Tagged: Detroit

Move along, Nova Scotia, nothing to see here

Our friend the curmudgeon has been quiet for a while, but the spectre of Detroit’s decayed grandeur propelled him to the keyboard:

Move along, Nova Scotians. There’s nothing for you to see in the grotesque collapse of the city of Detroit. Keep your focus on rural development.

Don’t worry about Halifax. It’s wealthy beyond imagination. There’s nothing wrong with its downtown that arresting a few panhandlers won’t fix. Avoid tall buildings; spread out instead. Never mind that only seven of 16 HRM electoral districts are genuinely urban. You can count on the other nine councillors to keep the urban centre healthy and attractive to outsiders from around the world.

It’s far better to resist the global migration to cities, with their greater opportunity and environmental sustainability. Every effort should be made to help country folk maintain their invaluable lifestyles. God forbid their children should leave home to seek their fortunes, knowing they’ll be welcomed back only if they can be judged as failures.

For the genteel squire, let not the scourge of renewable energy destroy their sight-lines, and nay, let not the gypsum for their summer houses come from local mines. Let them fertilize their hobby fields of elephant garlic with wholesome raw animal feces. May they stand firm against the loathsome tide of treated excrement from city dwellers.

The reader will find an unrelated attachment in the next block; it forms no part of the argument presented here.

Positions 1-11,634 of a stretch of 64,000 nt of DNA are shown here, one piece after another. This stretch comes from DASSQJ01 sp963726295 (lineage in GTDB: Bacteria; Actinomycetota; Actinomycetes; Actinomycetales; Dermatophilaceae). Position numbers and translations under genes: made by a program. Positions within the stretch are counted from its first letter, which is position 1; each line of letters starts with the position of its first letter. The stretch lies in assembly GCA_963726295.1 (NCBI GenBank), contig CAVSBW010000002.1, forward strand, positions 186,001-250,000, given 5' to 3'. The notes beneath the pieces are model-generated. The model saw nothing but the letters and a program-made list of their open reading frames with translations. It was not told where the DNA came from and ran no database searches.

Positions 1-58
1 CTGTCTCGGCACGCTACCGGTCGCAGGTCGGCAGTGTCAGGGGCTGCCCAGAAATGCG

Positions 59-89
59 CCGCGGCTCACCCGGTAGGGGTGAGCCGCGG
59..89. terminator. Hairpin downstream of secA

Oh, and beware come-from-aways trying to turn derelict buildings into businesses. They know nothing about local ways.

Ahem.

Address your comments to comment[at]contrarian.ca.

 

Detroit in photographs (and a real estate listing)

Michigan Central Station

Michigan Central Station

At the end of the XIXth Century, mankind was about to fulfill an old dream. The idea of a fast and autonomous means of displacement was slowly becoming a reality for engineers all over the world. Thanks to its ideal location on the Great Lakes Basin, the city of Detroit was about to generate its own industrial revolution. Visionary engineers and entrepreneurs flocked to its borders….

For the first time of history, affluence was within the reach of the mass of people. Monumental skyscapers and fancy neighborhoods put the city’s wealth on display. Detroit became the dazzling beacon of the American Dream. Thousands of migrants came to find a job. By the 50’s, its population rose to almost 2 million people. Detroit became the 4th largest city in the United States.

As you no doubt know, Detroit attempted to file for bankruptcy this week. In their book, The Ruins of Detroit, two Parisian photographers, Yves Marchand and Romain Meffre, catalogued the depths of destitution to which Detroit has fallen from these heady heights. Find a slide show here.

william livingston house

William Livingston House

Fisher Body Plant 21

Fisher Body Plant #21

Lee Plaza Hotel Ballroom

Ballroom, Lee Plaza Hotel

United Artists Theatre

United Artists Theatre

The last photo is not from Marchand and Meffre. It’s a screenshot from a real estate listing discovered by New York Times statistician Nate Silver: A 2,500-square-foot home in Detroit on sale for $1.

Detroit House for sale